Fresh Apricots – A Syrian Prison Story

Jebel Druze – Landscape by Nancy Lindisfarne

Nancy Lindisfarne writes: Last week in Koblenz, Germany, a former Syrian intelligence officer, Eyad al Gharib, was found guilty of aiding and abetting crimes against humanity. It is an important verdict. It has formally exposed the scale, and appalling horror, of the crimes of the Syrian regime.

To mark this moment we are reposting a short story I originally published in Arabic in 1997. I did anthropological fieldwork in Damascus in the late 1980s, and from day one I saw the tyranny of the regime.  But I knew the whole time I was in Syria, and then again when I tried out the stories on friends in Damascus, that for their sake, I could only hint at the fear everyone felt.  As you can see here, the most politically explicit of my Syrian stories, ‘Fresh Apricots’, is little more than a bare whisper about a prisoner who has been fortunate enough to be released from Saydnaya prison.
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In 1997, Mamdouh Adwan, the Syrian poet and playwright translated into Arabic a collection of short stories I had written after my year of fieldwork. Al Raqs fi Dimasq was published in Syria before an English version, Dancing in Damascus, came out in 2000.[4] But though a bare whisper, I also knew Syrian readers absolutely understood what I was trying to say.

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Lithium, Batteries and Climate Change

Jonathan Neale writes: I have spent the last year working on a book called Fight the Fire – Green New Deals and Global Climate Jobs. Most of it is about both the politics and the engineering of any possible transition that can avert catastrophic climate breakdown. One thing I had to think about long and hard was lithium and car batteries.

[This article was first published by Climate and Capitalism on 11 Feb 2021.]

I often hear people say that we can’t cover the world with electric vehicles, because there simply is not enough lithium for batteries. In any case, they add, lithium production is toxic, and the only supplies are in the Global South. Moreover, so the story goes, there are not enough rare earth metals for wind turbines and all the other hardware we will need for renewable energy.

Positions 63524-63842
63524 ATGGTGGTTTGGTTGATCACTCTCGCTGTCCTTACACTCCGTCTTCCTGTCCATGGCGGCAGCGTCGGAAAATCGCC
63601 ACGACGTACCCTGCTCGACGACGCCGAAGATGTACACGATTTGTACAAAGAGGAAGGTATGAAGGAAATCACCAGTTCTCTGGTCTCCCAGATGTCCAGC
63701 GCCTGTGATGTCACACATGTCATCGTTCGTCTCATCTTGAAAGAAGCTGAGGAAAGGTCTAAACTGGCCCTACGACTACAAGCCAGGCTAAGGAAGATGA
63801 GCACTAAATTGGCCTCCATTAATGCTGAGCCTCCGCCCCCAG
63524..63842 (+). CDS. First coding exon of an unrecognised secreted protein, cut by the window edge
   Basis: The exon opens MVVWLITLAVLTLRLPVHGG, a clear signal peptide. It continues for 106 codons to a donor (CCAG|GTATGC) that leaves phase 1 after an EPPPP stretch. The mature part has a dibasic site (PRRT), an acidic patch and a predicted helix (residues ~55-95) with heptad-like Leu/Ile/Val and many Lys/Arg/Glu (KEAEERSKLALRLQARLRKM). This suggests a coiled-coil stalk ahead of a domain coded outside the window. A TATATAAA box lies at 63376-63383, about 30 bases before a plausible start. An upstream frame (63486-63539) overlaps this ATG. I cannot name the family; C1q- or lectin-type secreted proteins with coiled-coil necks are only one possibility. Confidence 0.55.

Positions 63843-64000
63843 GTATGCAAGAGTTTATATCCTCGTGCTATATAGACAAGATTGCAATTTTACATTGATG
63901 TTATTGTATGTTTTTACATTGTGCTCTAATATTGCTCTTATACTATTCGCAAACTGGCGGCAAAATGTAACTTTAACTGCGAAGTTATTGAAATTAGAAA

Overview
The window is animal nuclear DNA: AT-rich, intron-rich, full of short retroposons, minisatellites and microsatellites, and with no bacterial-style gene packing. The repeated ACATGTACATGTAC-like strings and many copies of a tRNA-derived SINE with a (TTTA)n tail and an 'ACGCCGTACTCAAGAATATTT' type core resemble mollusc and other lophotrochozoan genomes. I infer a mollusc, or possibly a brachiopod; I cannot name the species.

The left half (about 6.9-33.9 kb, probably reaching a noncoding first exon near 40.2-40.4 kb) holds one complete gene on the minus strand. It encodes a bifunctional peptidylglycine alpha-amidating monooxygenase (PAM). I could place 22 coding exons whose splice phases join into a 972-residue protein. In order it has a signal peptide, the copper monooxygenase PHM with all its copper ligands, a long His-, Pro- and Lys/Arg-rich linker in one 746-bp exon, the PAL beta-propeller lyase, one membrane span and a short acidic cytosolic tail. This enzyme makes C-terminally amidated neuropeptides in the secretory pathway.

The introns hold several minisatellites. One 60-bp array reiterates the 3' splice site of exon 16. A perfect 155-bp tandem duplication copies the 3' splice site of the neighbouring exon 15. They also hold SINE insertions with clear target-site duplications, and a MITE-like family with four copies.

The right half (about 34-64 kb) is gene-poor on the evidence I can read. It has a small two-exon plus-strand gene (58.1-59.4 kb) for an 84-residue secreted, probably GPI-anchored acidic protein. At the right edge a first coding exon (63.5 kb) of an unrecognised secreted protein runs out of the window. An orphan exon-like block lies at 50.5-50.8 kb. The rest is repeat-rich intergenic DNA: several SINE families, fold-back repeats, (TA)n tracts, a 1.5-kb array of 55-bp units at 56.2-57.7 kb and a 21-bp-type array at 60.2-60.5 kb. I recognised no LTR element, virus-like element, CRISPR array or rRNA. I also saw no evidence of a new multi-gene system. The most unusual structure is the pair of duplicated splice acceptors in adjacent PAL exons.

People often smile after they say those things, which is hard for me to understand, because it means eight billion people will go to hell.

So I went and found out about lithium batteries and the uses of rare earth. What I found out is that the transition will be possible, but neither the politics nor the engineering is simple. This article explains why. I start by describing the situation simply, and then add in some of the complexity. Continue reading

Fight the Fire

Jonathan Neale’s new book Fight the Fire – Green New Deals and Global Climate Jobs can be downloaded as a free pdf or a free e-book here. It can be ordered as a paperback for £15 here .

Advance Praise for Fight the Fire

“This is a timely book. At a time when the world is still reeling from the ravages of Covid-19 and the massive economic dislocation that it engendered, now is the perfect time to reinvigorate the campaign for climate jobs, or, as in the case of the Philippines, to launch it. And this book is just what any climate jobs campaigner would need. It provides the big picture, the science and the politics of climate change, as well as the nuts and bolts of how such a campaign would look like. More than that, it is replete with lessons that the author has gained from a life spent fighting in the trenches of various campaigns.” – Josua Mata, Secretary-General, SENTRO union federation, Philippines. Continue reading